Unfortunately, it seems as if parts of the story that should have been left in for flow are left out for time constraints. I understand that; you don't want the movie to drag on and on. But it just seems like...something is missing, I guess. The story suffers for it. And you can feel it in the way the movie is edited. I'd have expected a little better from director Raja Gosnell, but my expectations are higher because I loved Scooby Doo 2 (which he also directed). Then again, I suppose I should blame the editor.

One more complaint: Most directors understand that when filming, it's important to make sure that your leads look beautiful/handsome at all times, unless they're part of a sight gag involving whipped cream or similar. Unfortunately, there is one scene in particular when Rene Russo (who really is a lovely woman), just looks awful. This is especially bad because it is clearly a scene in which she is supposed to look stunning, but the lighting highlights the lines in her face. I suppose it's because the scene was filmed outside (at least I think it was) and direct sunlight is nobody's friend. Still, there are lighting tricks you'd think Raja Gosnell would have pulled out of his hat. Since it is supposed the be this "Big Moment" in the film, in which Admiral Dad falls in love with Hippie Mom, it's kind of important that she look good. (Yeah, you can call me shallow for this. I know it seems that way. But you can learn a thing or two from listening to the director's commentary of Gary Marshall movies, which are always fabulous, and this is one of those things.)

So, other than a few minor complaints, I would say overall that this is a good movie to watch with your family. Also: rent the original (available on Netflix). Very cute, fun movies, both of these. (But really, how can Rene Russo hope to fill Lucy's shoes, even if she does have red hair?)

Thursday, March 16, 2006

Insomniac Movie Review: Bad News Bears (the remake)

Bad News Bears, starring Billy Bob Thornton (the drunken coach), with Greg Kinnear (the jerk coach who cares more about winning than about including everyone or even rewarding kids for all their hard work with some acknowledgement) and Academy Award winner(!) Marcia Gay Harden (who plays the character that gets under your skin the most and clearly has no clue what is going on in the rest of the movie).

MPAA Rating: PG-13, and they aren't kidding about it, either

I'll be very honest with you.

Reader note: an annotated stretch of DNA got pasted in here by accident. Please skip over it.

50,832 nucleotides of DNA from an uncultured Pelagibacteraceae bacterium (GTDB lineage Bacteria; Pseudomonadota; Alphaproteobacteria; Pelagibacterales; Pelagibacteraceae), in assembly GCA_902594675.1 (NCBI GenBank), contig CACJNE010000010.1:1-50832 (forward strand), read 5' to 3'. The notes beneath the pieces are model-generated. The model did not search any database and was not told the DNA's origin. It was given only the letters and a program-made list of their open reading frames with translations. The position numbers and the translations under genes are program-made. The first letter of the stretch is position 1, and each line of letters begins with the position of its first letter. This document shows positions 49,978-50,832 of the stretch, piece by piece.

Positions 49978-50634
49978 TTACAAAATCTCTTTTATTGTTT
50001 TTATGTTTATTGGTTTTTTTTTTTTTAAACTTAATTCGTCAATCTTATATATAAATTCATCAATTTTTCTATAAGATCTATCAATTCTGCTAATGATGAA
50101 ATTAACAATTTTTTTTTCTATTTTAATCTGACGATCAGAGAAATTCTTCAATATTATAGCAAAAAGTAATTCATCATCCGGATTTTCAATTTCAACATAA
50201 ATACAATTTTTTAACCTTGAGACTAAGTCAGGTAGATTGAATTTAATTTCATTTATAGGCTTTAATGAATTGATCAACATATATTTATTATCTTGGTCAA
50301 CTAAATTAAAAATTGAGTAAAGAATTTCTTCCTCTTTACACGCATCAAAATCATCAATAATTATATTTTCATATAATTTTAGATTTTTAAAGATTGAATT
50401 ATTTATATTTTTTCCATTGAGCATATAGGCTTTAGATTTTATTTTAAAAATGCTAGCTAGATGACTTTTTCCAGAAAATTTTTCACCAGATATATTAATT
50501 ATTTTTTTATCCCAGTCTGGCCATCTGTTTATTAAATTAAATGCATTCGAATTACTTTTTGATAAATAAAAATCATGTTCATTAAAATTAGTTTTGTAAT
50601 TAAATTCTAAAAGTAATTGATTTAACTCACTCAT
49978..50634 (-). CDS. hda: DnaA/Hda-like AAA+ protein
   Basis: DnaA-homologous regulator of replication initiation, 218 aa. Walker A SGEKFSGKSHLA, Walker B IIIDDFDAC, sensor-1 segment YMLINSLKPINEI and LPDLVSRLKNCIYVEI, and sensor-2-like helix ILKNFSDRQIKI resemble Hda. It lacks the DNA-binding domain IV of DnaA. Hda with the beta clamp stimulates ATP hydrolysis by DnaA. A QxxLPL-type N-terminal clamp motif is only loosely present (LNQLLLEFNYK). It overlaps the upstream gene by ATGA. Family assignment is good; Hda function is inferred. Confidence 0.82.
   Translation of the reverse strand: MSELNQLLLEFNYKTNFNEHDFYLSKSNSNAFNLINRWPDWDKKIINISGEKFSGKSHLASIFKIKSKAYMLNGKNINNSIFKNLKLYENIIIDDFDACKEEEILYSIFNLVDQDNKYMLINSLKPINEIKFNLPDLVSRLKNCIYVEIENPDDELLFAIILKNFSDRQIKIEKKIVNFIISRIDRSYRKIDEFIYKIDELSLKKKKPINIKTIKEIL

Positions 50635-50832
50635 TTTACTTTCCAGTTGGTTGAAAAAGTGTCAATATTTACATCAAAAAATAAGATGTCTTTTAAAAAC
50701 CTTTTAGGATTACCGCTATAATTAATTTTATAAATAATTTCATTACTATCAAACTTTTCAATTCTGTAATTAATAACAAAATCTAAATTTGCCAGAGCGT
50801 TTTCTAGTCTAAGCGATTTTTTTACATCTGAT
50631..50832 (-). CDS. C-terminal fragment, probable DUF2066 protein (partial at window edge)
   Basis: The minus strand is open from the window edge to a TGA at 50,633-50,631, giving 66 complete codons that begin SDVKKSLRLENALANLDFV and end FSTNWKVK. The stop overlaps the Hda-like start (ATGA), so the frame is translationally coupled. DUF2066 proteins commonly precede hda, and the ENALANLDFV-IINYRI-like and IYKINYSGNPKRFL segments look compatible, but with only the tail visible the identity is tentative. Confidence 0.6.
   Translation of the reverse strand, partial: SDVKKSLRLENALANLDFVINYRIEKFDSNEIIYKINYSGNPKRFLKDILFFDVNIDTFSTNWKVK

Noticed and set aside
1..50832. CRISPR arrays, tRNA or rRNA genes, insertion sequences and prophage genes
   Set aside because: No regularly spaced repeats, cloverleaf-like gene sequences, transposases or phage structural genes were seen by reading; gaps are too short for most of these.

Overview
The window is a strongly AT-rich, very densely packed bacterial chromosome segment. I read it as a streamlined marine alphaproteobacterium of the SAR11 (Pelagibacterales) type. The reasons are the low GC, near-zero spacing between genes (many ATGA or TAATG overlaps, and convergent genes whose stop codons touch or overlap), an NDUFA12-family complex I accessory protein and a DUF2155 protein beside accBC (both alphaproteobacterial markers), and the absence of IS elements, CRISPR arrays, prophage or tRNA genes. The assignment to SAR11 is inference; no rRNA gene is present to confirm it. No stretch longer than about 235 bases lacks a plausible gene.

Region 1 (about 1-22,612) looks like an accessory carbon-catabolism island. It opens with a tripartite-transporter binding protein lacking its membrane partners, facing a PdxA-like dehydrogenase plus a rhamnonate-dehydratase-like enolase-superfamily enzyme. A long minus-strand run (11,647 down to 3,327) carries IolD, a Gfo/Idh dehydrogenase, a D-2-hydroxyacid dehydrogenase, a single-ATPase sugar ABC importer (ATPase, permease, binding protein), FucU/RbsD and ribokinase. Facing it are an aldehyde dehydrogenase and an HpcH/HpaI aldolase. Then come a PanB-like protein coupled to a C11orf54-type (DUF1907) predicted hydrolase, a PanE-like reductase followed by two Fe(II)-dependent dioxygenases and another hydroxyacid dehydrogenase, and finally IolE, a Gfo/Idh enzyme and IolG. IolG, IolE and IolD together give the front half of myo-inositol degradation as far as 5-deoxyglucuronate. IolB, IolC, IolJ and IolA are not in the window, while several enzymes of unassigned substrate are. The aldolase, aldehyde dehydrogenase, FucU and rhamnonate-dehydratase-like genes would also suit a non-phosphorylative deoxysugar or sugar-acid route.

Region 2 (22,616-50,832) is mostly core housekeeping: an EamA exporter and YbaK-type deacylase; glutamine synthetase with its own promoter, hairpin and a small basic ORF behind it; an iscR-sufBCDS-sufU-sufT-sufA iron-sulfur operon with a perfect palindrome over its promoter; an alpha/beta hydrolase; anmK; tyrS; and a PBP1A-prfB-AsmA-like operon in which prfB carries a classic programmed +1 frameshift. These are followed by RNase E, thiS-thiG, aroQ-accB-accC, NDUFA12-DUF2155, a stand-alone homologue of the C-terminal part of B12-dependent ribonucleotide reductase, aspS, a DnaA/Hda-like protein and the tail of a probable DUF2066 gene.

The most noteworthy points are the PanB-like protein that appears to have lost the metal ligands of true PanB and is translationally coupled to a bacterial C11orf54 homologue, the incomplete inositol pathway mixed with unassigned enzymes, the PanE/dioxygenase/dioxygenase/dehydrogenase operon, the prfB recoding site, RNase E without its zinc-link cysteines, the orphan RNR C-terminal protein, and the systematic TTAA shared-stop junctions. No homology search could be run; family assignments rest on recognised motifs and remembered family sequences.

It was funny. I won't deny that I laughed at it, in spite of (or because of) the fact that dead rats and possums were involved. But really, there are some things that just should not be encouraged. And letting a bunch of 12-year-old kids call each other and the adults around them "dickweed" and "assface" is one of those things.

This movie is designed to appeal to pubescent, smartalec boys, and to whatever demographic it is that pays money to see movies about children participating in team sports while compensating for inadequacy by swearing and fighting before they get around to actually practicing what it is they were so bad at in the first place. I don't know what that demographic is, exactly, but I suspect it is the parents of the pubescent, smartalec boys, who have to shlep their kids to the movie theater or video store. And, um, me. Because the trailer looked funny, but it didn't include the word "bitches." I was tricked, I tell you! I thought it was going to be a good family movie. My mistake, I realize, but I don't remember the original having quite this many curse words.
For this reason, I suggest that you not let your kids under 12 watch this movie. I also think my 14-year-old sis-in-law doesn't need to see this, since she's mouthy enough as it is, but it's not like this movie will teach her any new cuss words that she hasn't already learned in school. (Your taxes at work, folks.)

The rest of this is spoilery, so don't read if you don't want to be spoiled!

I also do not recommend it for under-12s because there are some women showing off serious cleavage. And because the coach sleeps with a player's mom (they don't show it, but they show the conversation that leads up to it, and the coach trying to sneak out the morning after). And you really don't want to explain that to your nine-year-old, why you're laughing when the Toby catches Coach leaving the house and Coach has to make up some excuse. You probably don't want to explain it to your 12-year-old, either, but you probably won't have to, since by that age they've already seen the fifth-grade movie and stolen Dad's dirty magazines that Mom didn't even know about, so they kind of already know what's going on.